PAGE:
Vince Carter could only shake his head in disbelief as Shaq set it up in the locker room before the game. O'Neal first drove through the inside of the arena, then chased Hamilton around with it in the locker room.

The 13-time All-Star later began break-dancing, and at one point, playfully pinned a trainer-buddy between his legs during stretches.

The latest iteration of the Shaq Shoe
Bill Baptist//NBAE/Getty

Gilbert Arenas was the other crack-up of the evening. He gave Iverson a hard time about his tight shorts, singing "Who wears shorts-shorts," a jingle from Nair hair-removal commercials. When Iverson wanted to know why he was the only guy on the team with a pair of size 40s, Arenas told him "you're only 5-11" to which Iverson emphatically replied, "I'm 6-1."

When Iverson finally tried them on, Jermaine O'Neal and Paul Pierce did their best to contain their laughter, but not even their lip-biting could prevent smiles.

Arenas continued to joke about Iverson's shorts during a pre-game photo shoot, to which Iverson good-naturedly responded "I'm sick of him killing me."

Ultimately it was Billups, however, who kept Iverson loose. In his biggest assist of the night, Billups emerged from the bathroom during media availability and tossed Iverson his pair of 42s, the size Iverson wears in Sixers games.

Breaking In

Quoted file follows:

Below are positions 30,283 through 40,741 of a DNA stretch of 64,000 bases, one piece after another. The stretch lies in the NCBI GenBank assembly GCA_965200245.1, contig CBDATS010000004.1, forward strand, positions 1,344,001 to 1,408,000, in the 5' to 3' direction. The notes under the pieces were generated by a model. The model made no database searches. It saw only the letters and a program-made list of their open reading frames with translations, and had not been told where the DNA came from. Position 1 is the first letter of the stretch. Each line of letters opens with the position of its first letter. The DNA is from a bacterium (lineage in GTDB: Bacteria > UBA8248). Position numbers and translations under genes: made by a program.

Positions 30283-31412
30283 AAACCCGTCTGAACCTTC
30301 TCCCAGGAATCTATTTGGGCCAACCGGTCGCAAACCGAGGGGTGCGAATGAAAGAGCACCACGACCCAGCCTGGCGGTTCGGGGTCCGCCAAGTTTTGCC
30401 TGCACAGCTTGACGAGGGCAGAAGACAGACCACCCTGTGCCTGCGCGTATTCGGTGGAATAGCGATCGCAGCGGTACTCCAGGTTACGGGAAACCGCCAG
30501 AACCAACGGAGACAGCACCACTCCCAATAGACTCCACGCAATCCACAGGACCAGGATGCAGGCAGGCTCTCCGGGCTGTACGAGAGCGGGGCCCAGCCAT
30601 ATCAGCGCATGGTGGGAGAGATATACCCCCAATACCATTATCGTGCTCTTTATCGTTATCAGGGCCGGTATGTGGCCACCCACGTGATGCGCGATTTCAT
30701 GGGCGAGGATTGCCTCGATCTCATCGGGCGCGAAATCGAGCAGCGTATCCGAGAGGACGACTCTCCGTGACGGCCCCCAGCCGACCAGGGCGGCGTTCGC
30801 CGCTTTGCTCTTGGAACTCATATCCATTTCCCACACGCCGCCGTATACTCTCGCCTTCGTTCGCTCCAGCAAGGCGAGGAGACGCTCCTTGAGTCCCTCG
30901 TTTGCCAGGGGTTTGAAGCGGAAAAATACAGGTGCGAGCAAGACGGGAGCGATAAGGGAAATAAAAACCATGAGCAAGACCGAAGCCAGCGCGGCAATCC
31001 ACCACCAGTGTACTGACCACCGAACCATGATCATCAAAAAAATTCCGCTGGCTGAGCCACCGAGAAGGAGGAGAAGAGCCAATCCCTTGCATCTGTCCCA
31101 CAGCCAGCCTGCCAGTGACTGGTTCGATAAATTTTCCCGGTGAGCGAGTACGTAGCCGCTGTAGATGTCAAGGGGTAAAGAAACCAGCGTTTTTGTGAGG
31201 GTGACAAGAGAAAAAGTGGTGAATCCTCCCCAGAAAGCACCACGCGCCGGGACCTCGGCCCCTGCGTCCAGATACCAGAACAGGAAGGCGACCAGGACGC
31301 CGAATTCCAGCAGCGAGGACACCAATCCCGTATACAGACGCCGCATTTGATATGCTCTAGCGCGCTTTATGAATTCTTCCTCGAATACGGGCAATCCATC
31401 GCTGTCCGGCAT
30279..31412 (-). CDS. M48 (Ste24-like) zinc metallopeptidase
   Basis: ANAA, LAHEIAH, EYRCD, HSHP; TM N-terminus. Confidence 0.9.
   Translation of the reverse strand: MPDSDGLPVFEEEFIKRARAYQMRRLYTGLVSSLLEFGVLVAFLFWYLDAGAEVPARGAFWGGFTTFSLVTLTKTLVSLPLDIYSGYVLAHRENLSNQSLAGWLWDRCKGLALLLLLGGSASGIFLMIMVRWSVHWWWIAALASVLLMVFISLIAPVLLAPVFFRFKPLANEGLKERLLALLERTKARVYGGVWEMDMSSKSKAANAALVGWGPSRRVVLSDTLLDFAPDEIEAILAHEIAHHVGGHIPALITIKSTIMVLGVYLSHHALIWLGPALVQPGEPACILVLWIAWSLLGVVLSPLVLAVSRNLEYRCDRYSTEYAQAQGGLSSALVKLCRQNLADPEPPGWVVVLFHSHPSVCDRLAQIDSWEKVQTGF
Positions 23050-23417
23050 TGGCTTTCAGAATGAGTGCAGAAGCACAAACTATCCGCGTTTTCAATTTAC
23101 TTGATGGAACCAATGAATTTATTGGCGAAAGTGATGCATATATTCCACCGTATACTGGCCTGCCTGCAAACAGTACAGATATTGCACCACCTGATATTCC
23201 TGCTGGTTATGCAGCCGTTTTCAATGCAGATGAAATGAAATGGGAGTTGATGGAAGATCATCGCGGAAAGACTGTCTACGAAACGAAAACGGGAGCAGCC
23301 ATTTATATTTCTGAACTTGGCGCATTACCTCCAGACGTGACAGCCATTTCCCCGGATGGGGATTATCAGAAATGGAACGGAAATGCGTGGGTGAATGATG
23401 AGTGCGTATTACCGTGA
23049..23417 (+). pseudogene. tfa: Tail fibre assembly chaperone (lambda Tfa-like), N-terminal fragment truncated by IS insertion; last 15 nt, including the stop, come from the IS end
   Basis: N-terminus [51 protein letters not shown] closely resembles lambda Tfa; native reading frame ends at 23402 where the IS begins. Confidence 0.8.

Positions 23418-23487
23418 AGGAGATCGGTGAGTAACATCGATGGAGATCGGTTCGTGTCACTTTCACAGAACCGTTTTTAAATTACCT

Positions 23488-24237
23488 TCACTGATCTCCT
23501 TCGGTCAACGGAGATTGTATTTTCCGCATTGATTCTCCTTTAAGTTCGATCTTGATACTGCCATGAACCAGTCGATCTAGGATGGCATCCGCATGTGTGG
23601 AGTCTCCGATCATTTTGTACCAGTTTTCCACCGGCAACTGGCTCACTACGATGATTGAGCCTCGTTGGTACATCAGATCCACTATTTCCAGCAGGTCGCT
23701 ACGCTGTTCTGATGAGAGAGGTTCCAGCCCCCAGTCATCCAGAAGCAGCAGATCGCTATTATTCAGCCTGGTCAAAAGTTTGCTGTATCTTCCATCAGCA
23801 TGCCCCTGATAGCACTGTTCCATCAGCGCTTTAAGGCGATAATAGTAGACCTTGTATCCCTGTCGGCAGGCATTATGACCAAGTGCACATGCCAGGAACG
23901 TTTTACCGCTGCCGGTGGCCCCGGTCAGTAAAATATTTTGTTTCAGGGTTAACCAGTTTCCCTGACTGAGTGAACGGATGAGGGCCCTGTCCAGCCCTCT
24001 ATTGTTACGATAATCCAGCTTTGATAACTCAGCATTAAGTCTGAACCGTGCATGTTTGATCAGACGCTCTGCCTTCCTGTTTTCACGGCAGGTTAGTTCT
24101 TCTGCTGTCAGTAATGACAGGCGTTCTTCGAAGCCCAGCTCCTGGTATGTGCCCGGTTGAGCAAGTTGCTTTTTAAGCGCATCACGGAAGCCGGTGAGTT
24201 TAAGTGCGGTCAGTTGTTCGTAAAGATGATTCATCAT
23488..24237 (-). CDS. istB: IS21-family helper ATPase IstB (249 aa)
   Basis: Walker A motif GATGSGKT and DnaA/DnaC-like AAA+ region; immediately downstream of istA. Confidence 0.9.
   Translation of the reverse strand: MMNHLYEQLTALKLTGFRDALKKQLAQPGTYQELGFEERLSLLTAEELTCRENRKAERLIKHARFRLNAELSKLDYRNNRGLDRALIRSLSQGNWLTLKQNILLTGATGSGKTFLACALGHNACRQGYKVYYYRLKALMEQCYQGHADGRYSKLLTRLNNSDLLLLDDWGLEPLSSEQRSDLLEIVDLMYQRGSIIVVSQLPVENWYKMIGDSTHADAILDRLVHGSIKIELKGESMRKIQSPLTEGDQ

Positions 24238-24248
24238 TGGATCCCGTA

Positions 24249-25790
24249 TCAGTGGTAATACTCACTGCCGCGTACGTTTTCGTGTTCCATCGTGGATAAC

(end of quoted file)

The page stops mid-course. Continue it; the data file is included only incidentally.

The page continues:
Wade was part of the same draft class as East forward Chris Bosh in 2003, but that didn't stop Wade from giving the first-time All-Star grief about having seniority in the All-Star Game.

"Hey rook, get me one of those Gatorades," Wade ordered. And then trying to think of another task for Bosh, "Anyone need some lotion?"

Bosh was relatively quiet in the locker room while his teammates mingled, but that's no surprise given the Raptors' star low-key personality.

"I really just don’t go into the gym thinking about my status or my stature," Bosh said. "That is one of those things that you might say you want, but once it happens – you can’t stand it."

Following the game, he reflected on the experience.

"It was good, I had a blast," Bosh said. "Got to get some rebounds, get some points, get one assist and enough minutes. It feels good (to be around all these guys). I'm just happy to be here."